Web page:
"Desperate to make the process of being Just Another Band as tolerable and, to their way of thinking, dignified as possible, the Manic Street Preachers intensified their very Manic Street Preacher-ness. Children of the music press, the front covers were hungrily sought and eagerly given, regardless of who was screwing who. Love bites, self-mutilation, body-painting, nudity. Anytime, anywhere..." - Keith Cameron, NME, October 1994
One word is streaked through the unerringly candid quotes that Richey has dispensed to NME ever since the Manics ceased portraying themselves as mascara'd enrages and started to publicly trawl through their psyches: "control".
He said it's what underpinned his frequent acts of self-mutilation: "It's all about control. About proving a point to yourself, which I did very easily." He talked about experiencing some kind of anorexia and writing '4st 7lbs', in which the notion of seizing possession of his own life was implicit.
"Anorexics do see themselves as having complete control," said Nicky. "Wanting to withdraw into themselves so that the 'state' - banks, shops, everything - is obliterated and they feel some self-control, which has always attracted Richey."
Note the 'always'. The demons that fly around Richey's mind have been there, in some shape or form, since his early adolescence; but there's little doubt that being put through the mincer as a member of one of the most lauded, written-about groups in recent memory has increased their size, accelerated their onslaught.
From the outset, the Manic Street Preachers willingly compiled with the all-too-familiar process that turns sensitive human beings into garish cut-outs. At first, they were "the most articulate, the most politicised, the most furious, the sexiest white rock band in the entire world." Then degeneracy entered the picture, and they (or rather, Nicky and Richey) became love-bitten, androgynous sleazoids railing against the amorality of the adult world while all but dissolving in it.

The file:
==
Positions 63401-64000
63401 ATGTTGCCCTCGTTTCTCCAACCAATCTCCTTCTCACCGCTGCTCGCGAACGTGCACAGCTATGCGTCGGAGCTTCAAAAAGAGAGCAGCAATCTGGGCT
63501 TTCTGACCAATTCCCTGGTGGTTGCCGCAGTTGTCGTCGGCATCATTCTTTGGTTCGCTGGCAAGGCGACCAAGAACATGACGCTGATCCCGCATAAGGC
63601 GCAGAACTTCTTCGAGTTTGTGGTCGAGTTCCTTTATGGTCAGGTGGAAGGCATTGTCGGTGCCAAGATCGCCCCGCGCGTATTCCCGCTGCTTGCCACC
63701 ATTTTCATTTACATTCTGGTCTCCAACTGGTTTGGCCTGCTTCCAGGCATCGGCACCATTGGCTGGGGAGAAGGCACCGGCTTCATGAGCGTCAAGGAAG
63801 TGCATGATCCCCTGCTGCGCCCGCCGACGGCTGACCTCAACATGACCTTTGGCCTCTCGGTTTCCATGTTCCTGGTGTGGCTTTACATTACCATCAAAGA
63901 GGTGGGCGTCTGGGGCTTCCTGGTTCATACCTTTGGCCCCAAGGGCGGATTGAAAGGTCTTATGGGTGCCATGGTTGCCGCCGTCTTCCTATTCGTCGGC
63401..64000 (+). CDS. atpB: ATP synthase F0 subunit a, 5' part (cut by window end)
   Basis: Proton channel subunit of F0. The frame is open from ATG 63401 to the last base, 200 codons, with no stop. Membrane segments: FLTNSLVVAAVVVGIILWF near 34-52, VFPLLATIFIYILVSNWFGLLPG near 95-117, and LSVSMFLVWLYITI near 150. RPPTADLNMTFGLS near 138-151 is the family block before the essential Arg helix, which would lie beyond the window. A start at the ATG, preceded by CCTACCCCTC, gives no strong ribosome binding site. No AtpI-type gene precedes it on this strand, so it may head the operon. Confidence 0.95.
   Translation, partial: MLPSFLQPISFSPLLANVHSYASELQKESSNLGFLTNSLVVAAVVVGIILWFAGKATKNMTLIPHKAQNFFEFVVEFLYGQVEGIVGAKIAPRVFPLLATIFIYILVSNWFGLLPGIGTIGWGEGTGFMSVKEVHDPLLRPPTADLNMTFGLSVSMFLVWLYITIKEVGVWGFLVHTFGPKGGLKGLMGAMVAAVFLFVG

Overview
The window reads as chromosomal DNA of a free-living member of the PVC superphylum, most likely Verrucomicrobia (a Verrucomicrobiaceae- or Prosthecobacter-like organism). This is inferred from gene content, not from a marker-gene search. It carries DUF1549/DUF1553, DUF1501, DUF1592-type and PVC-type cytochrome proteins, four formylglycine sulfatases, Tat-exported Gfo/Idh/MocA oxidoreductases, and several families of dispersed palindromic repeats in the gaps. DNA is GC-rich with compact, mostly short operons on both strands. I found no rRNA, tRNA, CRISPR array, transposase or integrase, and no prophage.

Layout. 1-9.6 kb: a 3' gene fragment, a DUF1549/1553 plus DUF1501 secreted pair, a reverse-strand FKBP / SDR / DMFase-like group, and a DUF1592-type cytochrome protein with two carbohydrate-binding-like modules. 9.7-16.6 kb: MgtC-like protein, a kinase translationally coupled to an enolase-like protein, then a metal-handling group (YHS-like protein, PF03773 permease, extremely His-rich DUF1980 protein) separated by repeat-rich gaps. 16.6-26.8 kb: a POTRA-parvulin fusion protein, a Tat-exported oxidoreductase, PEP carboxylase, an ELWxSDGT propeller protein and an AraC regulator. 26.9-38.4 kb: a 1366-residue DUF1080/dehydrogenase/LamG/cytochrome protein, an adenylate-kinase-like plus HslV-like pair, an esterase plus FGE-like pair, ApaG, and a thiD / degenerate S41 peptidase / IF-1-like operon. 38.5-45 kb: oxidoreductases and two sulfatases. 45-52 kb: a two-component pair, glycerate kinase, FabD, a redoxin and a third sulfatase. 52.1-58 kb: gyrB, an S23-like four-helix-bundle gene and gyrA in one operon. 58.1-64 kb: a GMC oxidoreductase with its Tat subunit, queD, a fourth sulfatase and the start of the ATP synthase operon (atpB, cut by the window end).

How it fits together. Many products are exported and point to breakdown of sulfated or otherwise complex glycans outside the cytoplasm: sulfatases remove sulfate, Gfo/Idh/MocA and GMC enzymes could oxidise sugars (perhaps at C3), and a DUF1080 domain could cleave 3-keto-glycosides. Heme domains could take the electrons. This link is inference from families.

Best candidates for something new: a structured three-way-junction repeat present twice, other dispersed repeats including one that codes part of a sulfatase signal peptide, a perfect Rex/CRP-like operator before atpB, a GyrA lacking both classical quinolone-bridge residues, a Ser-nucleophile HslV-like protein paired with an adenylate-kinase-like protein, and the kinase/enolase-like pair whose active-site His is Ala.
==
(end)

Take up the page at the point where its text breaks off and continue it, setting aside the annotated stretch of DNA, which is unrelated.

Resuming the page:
On and on it went: with the release of 'Gold Against The Soul', the Manics' politicised aspect was smothered in the world-weary anxiety that had been there since the start - and it was taken to headspinning extremes on 'The Holy Bible'. Such was the final work on a two-dimensional sculpture that lay far from the complexities of any human being. 'Richey Manic,' read the catalogue description... 'cartoon victim of dysfunction.'
Some people are wary of baring their soul in the presence of journalists. Richey never was, which begs several questions. How do you feel if, each time you pick up a magazine, some stranger is writing cod-psychiatric prose that maybe translates as 'Freak'? What happens if the yawning gap between the cartoon and the genuine you is exacerbated by the pressures of being in a rock group, tied to the demands of a multi-national company? What happens if you want to re-assert the fact that you're Richard Edwards, not Richey Manic - and finally seize back that beloved control?
"In terms of the 'S' word, that does not enter my mind. And it never has done, in terms of an attempt. Because I am stronger than that." - Richey, October 1994
There may, of course, be more straightforward explanations of what's occurred. Perhaps, having emerged from the breakdown and played British and European tours, he found the prospect of the upcoming American trek (26 dates that would inevitably be surrounded by demoralising grind) far too much to take. Maybe the consequent fear of letting the others down left him no option but to vanish in silence.
What's largely certain is that panic theories concerning Richey's withdrawal from Prozac are unwarranted. The drug, in medical parlance, has a long half-life: meaning that, when it's not being taken, it stays in the metabolism long enough to maintain its effects for around a week. After that, withdrawal symptoms - anxiety, sleeplessness - can set in, but they're far from the kind of mental dislocation that would explain Richey's disappearance.
There are hideously dark thoughts circulating at the moment; thoughts so obvious that they hardly need elaborating. The events of the last three weeks are still suffused with a possibility that will put paid to a group whose fans' devotion is frequently astounding, who have created some of the most astounding music of the last decade, who are hallmarked with the kind of importance that most of their peers can only dream about.
In August last year, Nicky Wire spoke to the NME about Richey's breakdown. Plunged into a predicament that stopped him assuming his usual bullish interview persona and made him sound hesitant and ever-so-slightly confused, he said this:
"If it ever comes to the point where he's not coming back, we won't continue."
[Originally published: New Musical Express, 25 February 1995]